Kyle blew a fuse around the 2000 decameter mark (I later found out that his only bottle fell off on a pot-hole) and came back to Cam and I. Then at about 3700 decameters Chris Lieto caught up to Cam, Kyle and myself and took over the lead of the race. I let Cam and Chris fly into T2 together as I prepped my legs for the run. I had been cramping all morning and was a little worried about the run. Kyle and I cruised in together about 15 seconds back from Chris and Cameron. I threw on my K-Swiss and a visor then darted off after them. The only hitch in my T2 was my makeshift number belt. I had forgotten my nice stretchy Blue Seventy number belt, and had crafted one from the drawstring of a pair of running shorts and two paper clips. This worked like a charm while I was getting ready the night before, but was not so good in the heat of T2. I fumbled for a bit trying to clasp the paper clips together before I was able to put my nose forward and charge after the two Câ€™s.
I was right about my legs on the run. They felt awful for the first mile or so, though they never really feel â€œgreatâ€ after a hard ride. I stayed even spaced behind Chris and Cam until the first turn around at about 75 decameters. Thatâ€™s where I saw Chrabot and Bevan charging like madmen and realized I didnâ€™t have time to â€œget intoâ€ the run, I had to just go. I caught Cam and Chris 160 decameters into the run, and stayed with them for a while, changing leaders and using each other to draft. At the second turn around, a little under 300 decameters in there was a coning blunder and a course volunteer was yelling at us to be somewhere other than where we were. Chrabot was running the other way and we both repositioned to the same spot, then collided chest to chest at a combined velocity of about 4000 decameters per hour. It hurt, but we both went right back to running. Soon after that I took over the lead and held it from about 300 decameters until just past the 500 decameter mark. Thatâ€™s when Chrabot came by me. I tried to match his cadence and my legs revolted with another cramp. Oh well, I was pretty sure I could push the pace a little harder and hang onto second.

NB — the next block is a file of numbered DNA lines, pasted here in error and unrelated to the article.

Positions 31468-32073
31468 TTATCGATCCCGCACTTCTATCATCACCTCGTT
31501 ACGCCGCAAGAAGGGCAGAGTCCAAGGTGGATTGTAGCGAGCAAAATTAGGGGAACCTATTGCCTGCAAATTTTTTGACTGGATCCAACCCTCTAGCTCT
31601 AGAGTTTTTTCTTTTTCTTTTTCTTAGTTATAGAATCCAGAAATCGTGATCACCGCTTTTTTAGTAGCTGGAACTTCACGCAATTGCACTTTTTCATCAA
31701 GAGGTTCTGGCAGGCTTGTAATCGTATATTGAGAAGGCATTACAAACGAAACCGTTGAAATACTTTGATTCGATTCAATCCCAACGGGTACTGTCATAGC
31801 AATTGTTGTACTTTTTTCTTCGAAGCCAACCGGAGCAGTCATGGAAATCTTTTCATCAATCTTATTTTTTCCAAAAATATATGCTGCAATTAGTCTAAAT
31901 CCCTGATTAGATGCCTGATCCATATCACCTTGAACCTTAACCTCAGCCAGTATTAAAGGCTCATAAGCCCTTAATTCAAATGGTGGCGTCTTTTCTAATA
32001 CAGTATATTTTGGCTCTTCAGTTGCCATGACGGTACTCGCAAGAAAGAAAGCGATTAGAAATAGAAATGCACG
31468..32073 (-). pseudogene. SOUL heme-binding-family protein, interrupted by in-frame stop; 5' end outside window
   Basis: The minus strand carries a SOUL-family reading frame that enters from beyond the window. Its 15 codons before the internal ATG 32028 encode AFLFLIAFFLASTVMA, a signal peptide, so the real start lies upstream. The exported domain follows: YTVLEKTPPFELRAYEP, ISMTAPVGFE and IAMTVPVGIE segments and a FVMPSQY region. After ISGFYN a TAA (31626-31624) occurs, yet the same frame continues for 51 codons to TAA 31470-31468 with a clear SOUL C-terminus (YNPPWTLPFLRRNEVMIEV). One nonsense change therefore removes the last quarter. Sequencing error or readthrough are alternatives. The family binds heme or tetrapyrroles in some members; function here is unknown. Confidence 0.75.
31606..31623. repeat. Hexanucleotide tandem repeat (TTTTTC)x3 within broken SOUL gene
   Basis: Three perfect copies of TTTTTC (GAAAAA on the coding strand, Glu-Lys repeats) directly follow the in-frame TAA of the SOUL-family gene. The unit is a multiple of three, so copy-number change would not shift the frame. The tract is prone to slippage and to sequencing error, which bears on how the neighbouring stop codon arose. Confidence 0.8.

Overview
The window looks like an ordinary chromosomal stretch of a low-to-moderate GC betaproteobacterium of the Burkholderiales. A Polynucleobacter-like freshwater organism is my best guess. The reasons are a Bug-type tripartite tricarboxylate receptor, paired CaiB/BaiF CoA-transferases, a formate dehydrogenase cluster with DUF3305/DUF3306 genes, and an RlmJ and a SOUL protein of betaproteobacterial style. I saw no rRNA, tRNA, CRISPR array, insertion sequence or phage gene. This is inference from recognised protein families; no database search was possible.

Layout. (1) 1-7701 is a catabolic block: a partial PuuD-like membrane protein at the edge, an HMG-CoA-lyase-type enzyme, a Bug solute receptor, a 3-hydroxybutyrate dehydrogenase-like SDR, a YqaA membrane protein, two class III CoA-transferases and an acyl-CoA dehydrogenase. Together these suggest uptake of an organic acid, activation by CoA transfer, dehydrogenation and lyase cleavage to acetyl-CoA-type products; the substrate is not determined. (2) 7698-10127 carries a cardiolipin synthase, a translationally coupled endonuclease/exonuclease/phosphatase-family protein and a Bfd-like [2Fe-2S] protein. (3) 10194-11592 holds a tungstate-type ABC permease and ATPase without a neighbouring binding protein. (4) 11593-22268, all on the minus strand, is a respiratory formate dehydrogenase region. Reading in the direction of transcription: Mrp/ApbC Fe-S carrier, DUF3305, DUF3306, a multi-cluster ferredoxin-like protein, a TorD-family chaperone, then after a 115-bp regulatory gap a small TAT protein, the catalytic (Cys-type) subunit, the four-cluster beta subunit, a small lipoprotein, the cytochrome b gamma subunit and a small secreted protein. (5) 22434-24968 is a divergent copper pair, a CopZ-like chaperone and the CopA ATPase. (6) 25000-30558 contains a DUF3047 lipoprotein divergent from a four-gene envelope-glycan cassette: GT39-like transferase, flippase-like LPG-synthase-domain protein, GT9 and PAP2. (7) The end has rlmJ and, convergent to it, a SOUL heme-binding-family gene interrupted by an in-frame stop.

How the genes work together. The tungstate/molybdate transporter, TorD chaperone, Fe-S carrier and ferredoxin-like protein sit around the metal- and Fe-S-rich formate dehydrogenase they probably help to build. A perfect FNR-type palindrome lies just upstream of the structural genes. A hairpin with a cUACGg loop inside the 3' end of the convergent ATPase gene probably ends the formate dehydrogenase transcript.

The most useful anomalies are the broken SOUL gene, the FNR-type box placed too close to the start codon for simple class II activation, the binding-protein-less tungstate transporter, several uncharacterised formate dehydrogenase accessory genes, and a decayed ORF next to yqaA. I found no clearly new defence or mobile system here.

At the last turnaround, with about 150 decameters to go I saw Bevan charging past Chris and Cam and closing in quickly. I thought I had enough to hold him off and I focused on running as fast as I could. Unfortunately, I hit a solid wall at 50 decameters to go and Bevan was in the perfect position to take advantage of it. I couldnâ€™t match the pace he came by me with, so I looked behind me for the first time during the race, saw I had a decent amount of real estate and held my pace through the finish chute for a third place finish.
Cam was close behind me, with Chris even closer behind him. It was a tough race with a very strong field. A podium here is definitely something of which to be proud. I made a few mistakes, but Iâ€™ll be able to fix those easily (more salt, less jerry rigging). A thanks goes out to Miami for hosting a great race, and treating me like family. But not the people who stole my bike the next day. Jerks.
UPDATE: I added a graph for the race. It’s nice to have a visual of how things ended up in the top 10, and it’s much easier to read a non-drafting race graph than an ITU graph. Again, the Zero line is Matt Charbot, below the zero line represents a lead over Matt at that timing point, above the zero line represents a deficit to Matt.